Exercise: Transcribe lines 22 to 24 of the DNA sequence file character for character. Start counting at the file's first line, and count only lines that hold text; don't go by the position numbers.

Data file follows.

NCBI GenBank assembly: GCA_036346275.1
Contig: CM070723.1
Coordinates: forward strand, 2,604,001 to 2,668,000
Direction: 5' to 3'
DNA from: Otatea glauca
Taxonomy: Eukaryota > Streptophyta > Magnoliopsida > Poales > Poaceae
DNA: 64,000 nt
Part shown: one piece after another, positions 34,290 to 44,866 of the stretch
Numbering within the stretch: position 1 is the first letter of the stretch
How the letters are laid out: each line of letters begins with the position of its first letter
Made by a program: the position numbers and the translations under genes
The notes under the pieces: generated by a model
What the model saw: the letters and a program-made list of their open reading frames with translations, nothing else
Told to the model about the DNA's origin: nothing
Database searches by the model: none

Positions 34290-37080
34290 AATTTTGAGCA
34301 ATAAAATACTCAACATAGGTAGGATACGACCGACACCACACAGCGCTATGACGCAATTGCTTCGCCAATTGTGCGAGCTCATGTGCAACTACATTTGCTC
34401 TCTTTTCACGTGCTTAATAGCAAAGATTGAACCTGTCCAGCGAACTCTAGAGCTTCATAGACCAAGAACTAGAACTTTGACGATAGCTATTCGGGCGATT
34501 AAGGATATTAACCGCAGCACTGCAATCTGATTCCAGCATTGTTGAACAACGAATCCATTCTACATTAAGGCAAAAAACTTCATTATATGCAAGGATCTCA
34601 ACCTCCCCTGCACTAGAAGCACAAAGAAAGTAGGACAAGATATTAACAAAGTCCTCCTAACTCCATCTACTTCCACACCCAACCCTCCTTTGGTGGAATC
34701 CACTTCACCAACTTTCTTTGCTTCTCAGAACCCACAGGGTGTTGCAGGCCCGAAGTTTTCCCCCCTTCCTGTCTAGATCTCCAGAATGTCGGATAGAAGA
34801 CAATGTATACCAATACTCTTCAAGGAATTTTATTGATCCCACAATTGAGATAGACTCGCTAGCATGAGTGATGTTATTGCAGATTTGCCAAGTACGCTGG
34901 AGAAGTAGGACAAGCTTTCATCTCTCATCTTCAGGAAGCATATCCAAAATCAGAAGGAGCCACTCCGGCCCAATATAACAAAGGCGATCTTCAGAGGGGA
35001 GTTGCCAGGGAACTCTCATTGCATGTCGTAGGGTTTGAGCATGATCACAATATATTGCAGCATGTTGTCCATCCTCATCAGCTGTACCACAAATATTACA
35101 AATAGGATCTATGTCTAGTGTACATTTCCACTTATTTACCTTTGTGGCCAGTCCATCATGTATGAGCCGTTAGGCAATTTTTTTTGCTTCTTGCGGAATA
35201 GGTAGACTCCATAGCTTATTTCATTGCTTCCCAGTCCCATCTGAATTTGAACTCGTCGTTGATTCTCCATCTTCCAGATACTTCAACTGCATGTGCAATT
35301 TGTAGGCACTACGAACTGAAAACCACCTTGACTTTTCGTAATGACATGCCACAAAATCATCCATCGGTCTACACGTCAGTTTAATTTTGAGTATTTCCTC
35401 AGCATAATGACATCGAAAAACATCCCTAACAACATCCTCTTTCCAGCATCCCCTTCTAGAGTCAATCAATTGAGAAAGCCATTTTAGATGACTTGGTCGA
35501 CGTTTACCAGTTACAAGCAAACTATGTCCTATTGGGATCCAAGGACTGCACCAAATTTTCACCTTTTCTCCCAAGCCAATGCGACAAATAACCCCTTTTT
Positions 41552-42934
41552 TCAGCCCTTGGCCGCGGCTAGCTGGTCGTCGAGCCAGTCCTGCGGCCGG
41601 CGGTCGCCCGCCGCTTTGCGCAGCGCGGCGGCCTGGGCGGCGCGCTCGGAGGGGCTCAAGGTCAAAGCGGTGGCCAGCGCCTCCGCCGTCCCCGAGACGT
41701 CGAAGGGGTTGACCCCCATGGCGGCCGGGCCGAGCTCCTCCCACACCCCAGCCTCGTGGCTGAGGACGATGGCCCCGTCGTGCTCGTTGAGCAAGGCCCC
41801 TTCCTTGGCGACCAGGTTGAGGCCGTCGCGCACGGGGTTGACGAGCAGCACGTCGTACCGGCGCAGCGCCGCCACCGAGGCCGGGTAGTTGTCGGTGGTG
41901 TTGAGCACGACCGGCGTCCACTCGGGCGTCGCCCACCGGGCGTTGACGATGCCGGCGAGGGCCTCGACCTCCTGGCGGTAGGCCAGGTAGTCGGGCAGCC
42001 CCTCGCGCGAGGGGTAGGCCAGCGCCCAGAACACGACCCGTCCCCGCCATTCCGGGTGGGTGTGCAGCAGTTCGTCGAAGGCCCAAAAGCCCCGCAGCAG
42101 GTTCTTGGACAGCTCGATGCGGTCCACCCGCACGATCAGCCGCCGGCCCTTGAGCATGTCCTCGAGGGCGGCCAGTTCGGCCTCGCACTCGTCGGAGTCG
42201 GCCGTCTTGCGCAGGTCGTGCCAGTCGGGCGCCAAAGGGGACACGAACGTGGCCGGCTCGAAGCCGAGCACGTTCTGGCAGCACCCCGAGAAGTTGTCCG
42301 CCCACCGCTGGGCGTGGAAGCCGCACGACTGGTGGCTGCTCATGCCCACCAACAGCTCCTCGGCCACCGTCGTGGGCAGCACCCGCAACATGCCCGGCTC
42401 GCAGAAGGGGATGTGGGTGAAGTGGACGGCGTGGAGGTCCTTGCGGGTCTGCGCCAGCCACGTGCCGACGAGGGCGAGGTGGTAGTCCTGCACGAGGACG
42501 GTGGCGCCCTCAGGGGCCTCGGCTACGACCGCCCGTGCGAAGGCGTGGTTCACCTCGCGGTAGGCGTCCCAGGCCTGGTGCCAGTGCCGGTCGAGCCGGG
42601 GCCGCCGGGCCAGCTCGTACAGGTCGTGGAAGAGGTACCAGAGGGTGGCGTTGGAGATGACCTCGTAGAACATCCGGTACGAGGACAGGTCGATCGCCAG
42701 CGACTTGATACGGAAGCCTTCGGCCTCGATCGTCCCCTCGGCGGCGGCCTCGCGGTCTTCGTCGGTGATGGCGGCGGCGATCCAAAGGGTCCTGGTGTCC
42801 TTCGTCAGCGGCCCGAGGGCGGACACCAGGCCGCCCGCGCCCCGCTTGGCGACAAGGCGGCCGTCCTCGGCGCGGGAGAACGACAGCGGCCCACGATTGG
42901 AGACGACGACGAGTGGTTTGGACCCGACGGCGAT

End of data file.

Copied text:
34701 CACTTCACCAACTTTCTTTGCTTCTCAGAACCCACAGGGTGTTGCAGGCCCGAAGTTTTCCCCCCTTCCTGTCTAGATCTCCAGAATGTCGGATAGAAGA
34801 CAATGTATACCAATACTCTTCAAGGAATTTTATTGATCCCACAATTGAGATAGACTCGCTAGCATGAGTGATGTTATTGCAGATTTGCCAAGTACGCTGG
34901 AGAAGTAGGACAAGCTTTCATCTCTCATCTTCAGGAAGCATATCCAAAATCAGAAGGAGCCACTCCGGCCCAATATAACAAAGGCGATCTTCAGAGGGGA